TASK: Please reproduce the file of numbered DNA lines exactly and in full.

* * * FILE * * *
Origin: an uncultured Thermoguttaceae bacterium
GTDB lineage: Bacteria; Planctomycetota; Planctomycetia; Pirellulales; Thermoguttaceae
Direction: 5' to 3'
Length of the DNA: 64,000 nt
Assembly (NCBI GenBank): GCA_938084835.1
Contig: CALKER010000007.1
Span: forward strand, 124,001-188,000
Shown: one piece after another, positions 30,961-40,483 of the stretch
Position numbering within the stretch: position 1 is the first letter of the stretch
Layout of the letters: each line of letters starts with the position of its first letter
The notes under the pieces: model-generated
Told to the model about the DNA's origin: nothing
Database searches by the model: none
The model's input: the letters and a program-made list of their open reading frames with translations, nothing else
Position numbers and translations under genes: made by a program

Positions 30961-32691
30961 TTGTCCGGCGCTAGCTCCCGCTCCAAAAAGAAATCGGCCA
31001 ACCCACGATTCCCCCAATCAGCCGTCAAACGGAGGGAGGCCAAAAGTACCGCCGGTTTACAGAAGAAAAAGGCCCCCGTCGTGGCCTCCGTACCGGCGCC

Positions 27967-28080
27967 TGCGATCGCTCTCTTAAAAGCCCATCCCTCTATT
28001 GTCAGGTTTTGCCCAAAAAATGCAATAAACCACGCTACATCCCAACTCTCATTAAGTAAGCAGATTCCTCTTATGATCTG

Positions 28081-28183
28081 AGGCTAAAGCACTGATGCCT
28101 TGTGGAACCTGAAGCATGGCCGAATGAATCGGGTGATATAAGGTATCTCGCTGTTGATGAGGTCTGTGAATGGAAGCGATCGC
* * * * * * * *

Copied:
Origin: an uncultured Thermoguttaceae bacterium
GTDB lineage: Bacteria; Planctomycetota; Planctomycetia; Pirellulales; Thermoguttaceae
Direction: 5' to 3'
Length of the DNA: 64,000 nt
Assembly (NCBI GenBank): GCA_938084835.1
Contig: CALKER010000007.1
Span: forward strand, 124,001-188,000
Shown: one piece after another, positions 30,961-40,483 of the stretch
Position numbering within the stretch: position 1 is the first letter of the stretch
Layout of the letters: each line of letters starts with the position of its first letter
The notes under the pieces: model-generated
Told to the model about the DNA's origin: nothing
Database searches by the model: none
The model's input: the letters and a program-made list of their open reading frames with translations, nothing else
Position numbers and translations under genes: made by a program

Positions 30961-32691
30961 TTGTCCGGCGCTAGCTCCCGCTCCAAAAAGAAATCGGCCA
31001 ACCCACGATTCCCCCAATCAGCCGTCAAACGGAGGGAGGCCAAAAGTACCGCCGGTTTACAGAAGAAAAAGGCCCCCGTCGTGGCCTCCGTACCGGCGCC

Positions 27967-28080
27967 TGCGATCGCTCTCTTAAAAGCCCATCCCTCTATT
28001 GTCAGGTTTTGCCCAAAAAATGCAATAAACCACGCTACATCCCAACTCTCATTAAGTAAGCAGATTCCTCTTATGATCTG

Positions 28081-28183
28081 AGGCTAAAGCACTGATGCCT
28101 TGTGGAACCTGAAGCATGGCCGAATGAATCGGGTGATATAAGGTATCTCGCTGTTGATGAGGTCTGTGAATGGAAGCGATCGC